SAMANTHA NOLLE

 

You’ve read the novel over and over, creating a fictional world in your mind. You even have the characters mentally cast according to personal preference. Then, to your excitement (or absolute dismay) Hollywood announces the filming and production of a bestseller, and more importantly, your favourite novel.

The book operates in the imaginative realm, bringing compelling characters, a captivating story and unique style together. Some of the worst failures and greatest successes in filmmaking are often adaptations of such novels. What is it that makes or breaks the film?

Turning fiction into film is a popular trend and has been a Hollywood and cinematic tradition for decades. The film industry realised early on that it could gain legitimacy among middle-class viewers by producing replicas of more well-respected art. Adaptation became popular as soon as film did. Most adaptations these days concede that reconceptualisation and reworking the source material is essential when creating a successful transition from shelf to screen. One of the earliest literal adaptations resulted in the film being over sixteen hours long, which was finally cut down to two hours. The result: the film was completely incomprehensible. Since then, very few directors have tried to cram every detail of a novel into the film.

A more successful film adaptation is Gone with the Wind, based on Margaret Mitchell’s novel and released in the 1930s. The film won an Academy Award for Best Adapted Screenplay in 1939 – a great triumph, since many previous film adaptations had failed miserably. In the 1970s, Gone with the Wind’s success was surpassed by the legendary film The Godfather as well as The Godfather Part II based on Mario Puzo’s novel. This made way for future adaptations.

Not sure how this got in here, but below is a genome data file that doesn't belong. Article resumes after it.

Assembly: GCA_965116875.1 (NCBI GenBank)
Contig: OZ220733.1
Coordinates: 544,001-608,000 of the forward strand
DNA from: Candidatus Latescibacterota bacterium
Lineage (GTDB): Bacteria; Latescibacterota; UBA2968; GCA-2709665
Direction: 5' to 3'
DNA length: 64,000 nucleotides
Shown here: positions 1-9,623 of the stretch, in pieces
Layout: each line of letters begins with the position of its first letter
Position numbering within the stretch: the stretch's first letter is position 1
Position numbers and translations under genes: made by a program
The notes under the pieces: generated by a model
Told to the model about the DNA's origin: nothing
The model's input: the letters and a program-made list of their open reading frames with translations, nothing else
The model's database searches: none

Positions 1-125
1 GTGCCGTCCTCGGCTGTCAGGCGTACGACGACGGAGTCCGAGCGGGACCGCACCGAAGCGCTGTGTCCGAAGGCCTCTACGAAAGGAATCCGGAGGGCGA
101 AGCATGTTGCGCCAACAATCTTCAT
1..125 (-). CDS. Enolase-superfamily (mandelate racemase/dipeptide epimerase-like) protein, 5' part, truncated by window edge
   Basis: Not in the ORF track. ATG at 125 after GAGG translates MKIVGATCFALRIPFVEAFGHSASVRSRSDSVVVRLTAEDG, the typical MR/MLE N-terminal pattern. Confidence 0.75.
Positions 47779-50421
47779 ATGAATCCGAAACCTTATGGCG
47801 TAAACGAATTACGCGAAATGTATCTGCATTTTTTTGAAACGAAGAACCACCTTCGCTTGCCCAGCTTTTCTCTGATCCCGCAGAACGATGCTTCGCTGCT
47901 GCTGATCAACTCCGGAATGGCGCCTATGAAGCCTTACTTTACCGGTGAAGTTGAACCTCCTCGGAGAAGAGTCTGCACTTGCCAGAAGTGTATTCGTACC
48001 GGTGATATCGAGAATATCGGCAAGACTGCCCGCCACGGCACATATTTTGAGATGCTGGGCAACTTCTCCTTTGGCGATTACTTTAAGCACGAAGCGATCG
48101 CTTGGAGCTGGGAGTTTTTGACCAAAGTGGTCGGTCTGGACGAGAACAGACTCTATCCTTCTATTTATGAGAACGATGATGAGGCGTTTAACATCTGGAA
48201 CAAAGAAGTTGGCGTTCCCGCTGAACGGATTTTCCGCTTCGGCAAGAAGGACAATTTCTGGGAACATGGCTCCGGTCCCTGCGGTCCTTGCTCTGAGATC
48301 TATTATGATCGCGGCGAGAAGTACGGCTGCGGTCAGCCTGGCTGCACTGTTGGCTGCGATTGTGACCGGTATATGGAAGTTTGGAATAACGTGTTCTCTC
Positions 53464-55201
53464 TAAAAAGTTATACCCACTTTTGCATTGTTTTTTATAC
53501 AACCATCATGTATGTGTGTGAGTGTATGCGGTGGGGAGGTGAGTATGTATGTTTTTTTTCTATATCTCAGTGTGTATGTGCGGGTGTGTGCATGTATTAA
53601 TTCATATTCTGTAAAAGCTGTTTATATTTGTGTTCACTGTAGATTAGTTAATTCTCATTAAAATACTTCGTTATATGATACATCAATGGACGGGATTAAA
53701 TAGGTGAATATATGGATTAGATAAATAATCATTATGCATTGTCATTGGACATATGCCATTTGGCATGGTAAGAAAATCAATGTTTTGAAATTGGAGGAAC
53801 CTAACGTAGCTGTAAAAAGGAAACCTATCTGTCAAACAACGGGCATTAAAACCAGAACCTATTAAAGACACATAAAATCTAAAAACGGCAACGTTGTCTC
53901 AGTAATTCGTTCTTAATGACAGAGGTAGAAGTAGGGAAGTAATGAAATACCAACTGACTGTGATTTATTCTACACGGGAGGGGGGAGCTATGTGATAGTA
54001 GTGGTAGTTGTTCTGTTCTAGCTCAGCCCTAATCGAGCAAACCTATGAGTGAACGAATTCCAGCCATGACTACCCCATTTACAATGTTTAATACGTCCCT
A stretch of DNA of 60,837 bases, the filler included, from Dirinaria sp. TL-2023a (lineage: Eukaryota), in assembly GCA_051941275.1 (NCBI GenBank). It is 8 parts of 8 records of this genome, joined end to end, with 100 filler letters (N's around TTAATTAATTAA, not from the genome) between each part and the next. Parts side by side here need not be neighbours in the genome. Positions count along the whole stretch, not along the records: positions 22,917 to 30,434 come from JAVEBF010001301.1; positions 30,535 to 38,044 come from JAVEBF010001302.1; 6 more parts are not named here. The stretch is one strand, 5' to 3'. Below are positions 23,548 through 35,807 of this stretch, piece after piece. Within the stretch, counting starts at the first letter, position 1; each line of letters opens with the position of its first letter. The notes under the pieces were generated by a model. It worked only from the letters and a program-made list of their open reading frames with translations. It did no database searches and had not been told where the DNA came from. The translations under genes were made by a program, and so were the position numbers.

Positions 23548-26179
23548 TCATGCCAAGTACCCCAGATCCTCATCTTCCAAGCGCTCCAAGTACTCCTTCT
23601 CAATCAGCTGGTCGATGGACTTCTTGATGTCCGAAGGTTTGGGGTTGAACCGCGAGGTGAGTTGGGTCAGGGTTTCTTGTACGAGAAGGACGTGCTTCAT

Renowned American film critic Keith Cohen suggests that the reason film adaptation has been and will remain a popular trend is because cinema is at its most convincing when it lessens its dramatic approach and rather leans on its antecedents – novels. Another reason for its popularity is the fact that an average of 30 film adaptations is produced each year.

Throughout the decades, directors have both succeeded and failed in their attempts to convert a bestselling novel into a blockbuster film. But this remains a risk for writers and directors. The film is often in danger of acquiring a lower artistic status in comparison to its culturally treasured original. A novel caters for a more select and elite audience than a film, but the film must satisfy the masses and general public to make profit. A bestselling book is read by a million readers, with this figure reaching four to eight million if it is one of the bigger sellers. However, if only five million people see the film, it is considered a failure.

The age-old debate remains prominent: which is better, the novel or the film? Often the answer to this question depends on the viewer: if they’ve read the book first, they won’t find the film fulfilling. On the other hand, if they see the movie before reading the book, the book can seem less exciting than it otherwise would have been.

Whether you’re an avid reader or passionate about blockbuster motion pictures, literature and film will constantly benefit from one another, appeasing either book lovers or movie buffs and, in rare cases, both. Each medium has its own advantages as well as its downfalls, and perhaps the creative combination of these two worlds is where the success of the book-to-film adaptation lies.

 

Image: Eleanor Harding

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